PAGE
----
Nice! I wish there was a "shaking fist" emoticon. Wink


If it's any consolation, it wasn't my Thomas. I have a standing rule of not refusing other people's Thomas, when they open it. Big Grin
 
Posts: 1563 | Location: STL | Registered: Dec 22, 2005Reply With QuoteReport This Post
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Originally posted by mneeley490:
quote:
Originally posted by Sharkey:
It was a good Father's Day:

2010 Thomas Pinot Noir
2010 Bell Pente Murto Vineyard Pinot Noir

Both young, as expected, but oh so good.


Nice! I wish there was a "shaking fist" emoticon. Wink


Remind me the next time we're together. I'd be more than happy to open a Thomas for you.


Joe
-----
Wine is like potato chips around me...if it's open, it's gone.

MyBlog @ www.wineismylife.net
 
Posts: 13548 | Location: Arlington, Texas | Registered: Aug 30, 2002Reply With QuoteReport This Post
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Originally posted by Sharkey:
It was a good Father's Day:

2010 Thomas Pinot Noir
2010 Bell Pente Murto Vineyard Pinot Noir

Both young, as expected, but oh so good.
How ready is the Thomas? I have 3 750s and 1 1.5L. It will be my first experience with his wine.


________________________
If you're young and conservative, you have no heart. If you're old and liberal, you have no brain.

Apostrophes don't make things plural.
 
Posts: 2950 | Location: Napa | Registered: Apr 01, 2009Reply With QuoteReport This Post
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Is there an 'official' way to get on the Thomas mailing/wait list? I've heard so many great things and how hard it is to source, and have searched online unsucessfully as well.
 
Posts: 3223 | Location: Chicago | Registered: Apr 06, 2009Reply With QuoteReport This Post
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Basically you call his answering machine and leave a message with your details and then wait.


Joe
-----
Wine is like potato chips around me...if it's open, it's gone.

MyBlog @ www.wineismylife.net
 
Posts: 13548 | Location: Arlington, Texas | Registered: Aug 30, 2002Reply With QuoteReport This Post
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I physically mailed him a letter with my information. I received an offer just a few months later.

I'm happy to post the address here if you'd like it.


________________________
If you're young and conservative, you have no heart. If you're old and liberal, you have no brain.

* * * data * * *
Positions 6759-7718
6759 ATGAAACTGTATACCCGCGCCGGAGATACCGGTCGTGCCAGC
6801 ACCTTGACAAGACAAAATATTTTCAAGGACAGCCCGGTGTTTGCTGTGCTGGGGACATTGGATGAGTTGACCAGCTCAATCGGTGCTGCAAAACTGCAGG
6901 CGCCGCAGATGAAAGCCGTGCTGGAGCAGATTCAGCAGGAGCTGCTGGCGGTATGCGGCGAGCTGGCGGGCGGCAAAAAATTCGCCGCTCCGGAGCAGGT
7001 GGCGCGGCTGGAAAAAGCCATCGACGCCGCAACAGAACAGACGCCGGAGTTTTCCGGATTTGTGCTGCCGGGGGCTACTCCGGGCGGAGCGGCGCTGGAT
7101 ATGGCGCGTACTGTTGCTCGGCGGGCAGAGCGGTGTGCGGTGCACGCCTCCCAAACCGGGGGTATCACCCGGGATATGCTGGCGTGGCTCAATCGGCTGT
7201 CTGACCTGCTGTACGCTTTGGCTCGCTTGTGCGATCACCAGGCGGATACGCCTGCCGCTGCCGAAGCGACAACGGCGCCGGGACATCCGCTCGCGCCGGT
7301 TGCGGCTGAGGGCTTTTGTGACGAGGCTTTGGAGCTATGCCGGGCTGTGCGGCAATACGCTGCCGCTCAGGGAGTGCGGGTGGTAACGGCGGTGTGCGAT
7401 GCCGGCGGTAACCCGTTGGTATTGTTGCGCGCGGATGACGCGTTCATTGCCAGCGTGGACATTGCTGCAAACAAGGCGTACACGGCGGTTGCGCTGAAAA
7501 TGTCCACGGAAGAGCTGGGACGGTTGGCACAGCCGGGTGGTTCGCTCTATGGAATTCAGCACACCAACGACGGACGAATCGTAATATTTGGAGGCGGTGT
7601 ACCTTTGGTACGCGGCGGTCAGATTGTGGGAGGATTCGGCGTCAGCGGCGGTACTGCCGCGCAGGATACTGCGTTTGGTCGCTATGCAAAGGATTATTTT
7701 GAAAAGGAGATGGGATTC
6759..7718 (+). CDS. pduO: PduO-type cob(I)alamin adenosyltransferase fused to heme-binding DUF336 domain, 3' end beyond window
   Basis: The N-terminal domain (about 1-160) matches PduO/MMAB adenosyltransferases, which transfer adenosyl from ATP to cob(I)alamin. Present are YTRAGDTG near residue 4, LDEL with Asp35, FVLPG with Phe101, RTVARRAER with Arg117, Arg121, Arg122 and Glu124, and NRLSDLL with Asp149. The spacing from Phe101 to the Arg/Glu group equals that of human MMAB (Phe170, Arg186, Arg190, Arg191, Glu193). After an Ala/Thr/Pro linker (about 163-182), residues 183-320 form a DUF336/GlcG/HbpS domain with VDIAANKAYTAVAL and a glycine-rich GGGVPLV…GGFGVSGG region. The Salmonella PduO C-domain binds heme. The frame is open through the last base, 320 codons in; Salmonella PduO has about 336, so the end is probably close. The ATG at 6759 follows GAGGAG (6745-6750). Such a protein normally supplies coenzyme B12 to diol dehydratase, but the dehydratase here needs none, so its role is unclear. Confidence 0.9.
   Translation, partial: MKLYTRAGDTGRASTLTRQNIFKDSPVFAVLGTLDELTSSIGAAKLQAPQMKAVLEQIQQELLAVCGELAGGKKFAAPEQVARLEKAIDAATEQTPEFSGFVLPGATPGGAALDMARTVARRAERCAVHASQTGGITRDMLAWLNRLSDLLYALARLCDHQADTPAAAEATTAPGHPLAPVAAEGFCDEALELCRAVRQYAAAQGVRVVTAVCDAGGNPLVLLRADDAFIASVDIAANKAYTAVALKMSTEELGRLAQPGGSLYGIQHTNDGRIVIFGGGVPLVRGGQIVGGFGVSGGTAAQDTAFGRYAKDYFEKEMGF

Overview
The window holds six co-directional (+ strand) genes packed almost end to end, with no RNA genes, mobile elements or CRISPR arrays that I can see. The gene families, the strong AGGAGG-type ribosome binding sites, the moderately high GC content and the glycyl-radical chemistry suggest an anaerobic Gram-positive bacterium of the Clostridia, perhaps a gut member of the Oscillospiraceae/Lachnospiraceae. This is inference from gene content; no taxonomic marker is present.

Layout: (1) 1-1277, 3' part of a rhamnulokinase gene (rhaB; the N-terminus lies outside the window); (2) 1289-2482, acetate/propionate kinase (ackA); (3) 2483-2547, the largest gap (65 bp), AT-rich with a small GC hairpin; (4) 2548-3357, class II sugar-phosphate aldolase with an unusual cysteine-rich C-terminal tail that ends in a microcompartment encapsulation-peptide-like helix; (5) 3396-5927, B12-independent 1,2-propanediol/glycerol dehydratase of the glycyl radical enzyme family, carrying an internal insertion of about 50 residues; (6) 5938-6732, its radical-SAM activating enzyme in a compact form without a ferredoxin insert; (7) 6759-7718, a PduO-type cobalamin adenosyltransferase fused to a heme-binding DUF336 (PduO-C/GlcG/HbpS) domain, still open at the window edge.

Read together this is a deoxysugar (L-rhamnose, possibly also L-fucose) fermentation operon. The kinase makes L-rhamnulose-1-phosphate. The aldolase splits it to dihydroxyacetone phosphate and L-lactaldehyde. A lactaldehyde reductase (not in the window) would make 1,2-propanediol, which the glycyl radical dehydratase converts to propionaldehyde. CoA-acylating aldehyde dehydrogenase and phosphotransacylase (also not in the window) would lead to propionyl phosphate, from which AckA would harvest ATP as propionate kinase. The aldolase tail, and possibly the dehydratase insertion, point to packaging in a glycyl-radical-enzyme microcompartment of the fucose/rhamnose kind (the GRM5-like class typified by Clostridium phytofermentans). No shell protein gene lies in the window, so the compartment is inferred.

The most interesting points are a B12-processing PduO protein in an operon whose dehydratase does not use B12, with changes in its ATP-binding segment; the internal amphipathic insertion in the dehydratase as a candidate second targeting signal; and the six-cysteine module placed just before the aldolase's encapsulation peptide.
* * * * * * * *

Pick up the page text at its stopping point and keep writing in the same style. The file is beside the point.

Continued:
Apostrophes don't make things plural.
 
Posts: 2950 | Location: Napa | Registered: Apr 01, 2009Reply With QuoteReport This Post
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Nolan - was this where you mailed it?

Thomas Winery PO Box 48 Carlton OR 97111 Tel: 503-852-6969
 
Posts: 3223 | Location: Chicago | Registered: Apr 06, 2009Reply With QuoteReport This Post
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Originally posted by NolanE:
quote:
Originally posted by Sharkey:
It was a good Father's Day:

2010 Thomas Pinot Noir
2010 Bell Pente Murto Vineyard Pinot Noir

Both young, as expected, but oh so good.
How ready is the Thomas? I have 3 750s and 1 1.5L. It will be my first experience with his wine.


I was surprised at how accessible the Thomas was. Those who tried it on release (8 months ago) said that it was, not surprisingly, very angular. It is young and primary; however, based on the experience with this bottle, I wouldn't try to convince you not to open one of the 750's now. Though, it will probably be 2 years -- 5 years from vintage date -- before I open one of my own 2010 Thomas's. Forget about opening the mag for now.
 
Posts: 1563 | Location: STL | Registered: Dec 22, 2005Reply With QuoteReport This Post
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Originally posted by Wine Sparty:
Nolan - was this where you mailed it?

Thomas Winery PO Box 48 Carlton OR 97111 Tel: 503-852-6969
That is the address I used. Don't remember what phone number I called (to ask if he accepted money orders) as it was printed on the allocation card.


________________________
If you're young and conservative, you have no heart. If you're old and liberal, you have no brain.

Apostrophes don't make things plural.
 
Posts: 2950 | Location: Napa | Registered: Apr 01, 2009Reply With QuoteReport This Post
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I had the Shea Block 23 tonight. I thought it was gorgeous but my DW thought it was too earthy so I won't be getting more.

There's not a lot of 2010 around here now. Not sure if it was on the shelves and I missed it?


"Wine, one sip of this will bathe the drooping spirits in delight beyond the bliss of dreams. Be wise and taste."
- Milton
 
Posts: 3482 | Location: NW Suburbs of Chicago | Registered: Aug 16, 2006Reply With QuoteReport This Post
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The Sheas on shelves right now are probably the '11s.
I'm surprised the Block 23 came across as earthy.
The 23 is all Pommard, and is about as cherry centric as they come. The Block 7 is much more earthy and savory.

I'm keeping the corks in my '10s, and only try them when served at a winery or tasting room. They are drinkable, but way, way young. There are '09s still available for those who like full bodied Pinots, and '07s at a discount who go for lighter, more elegant wines.
 
Posts: 2302 | Registered: Jul 12, 2005Reply With QuoteReport This Post
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Originally posted by pape du neuf:
I'm keeping the corks in my '10s, and only try them when served at a winery or tasting room. They are drinkable, but way, way young.


Yeh, but they are sooooo tasty! It's hard to keep my paws off of them.
 
Posts: 1563 | Location: STL | Registered: Dec 22, 2005Reply With QuoteReport This Post
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I found an Ann Amie 2010 on the shelf and tried it. It was nice. I'll get more.


"Wine, one sip of this will bathe the drooping spirits in delight beyond the bliss of dreams. Be wise and taste."
- Milton
 
Posts: 3482 | Location: NW Suburbs of Chicago | Registered: Aug 16, 2006Reply With QuoteReport This Post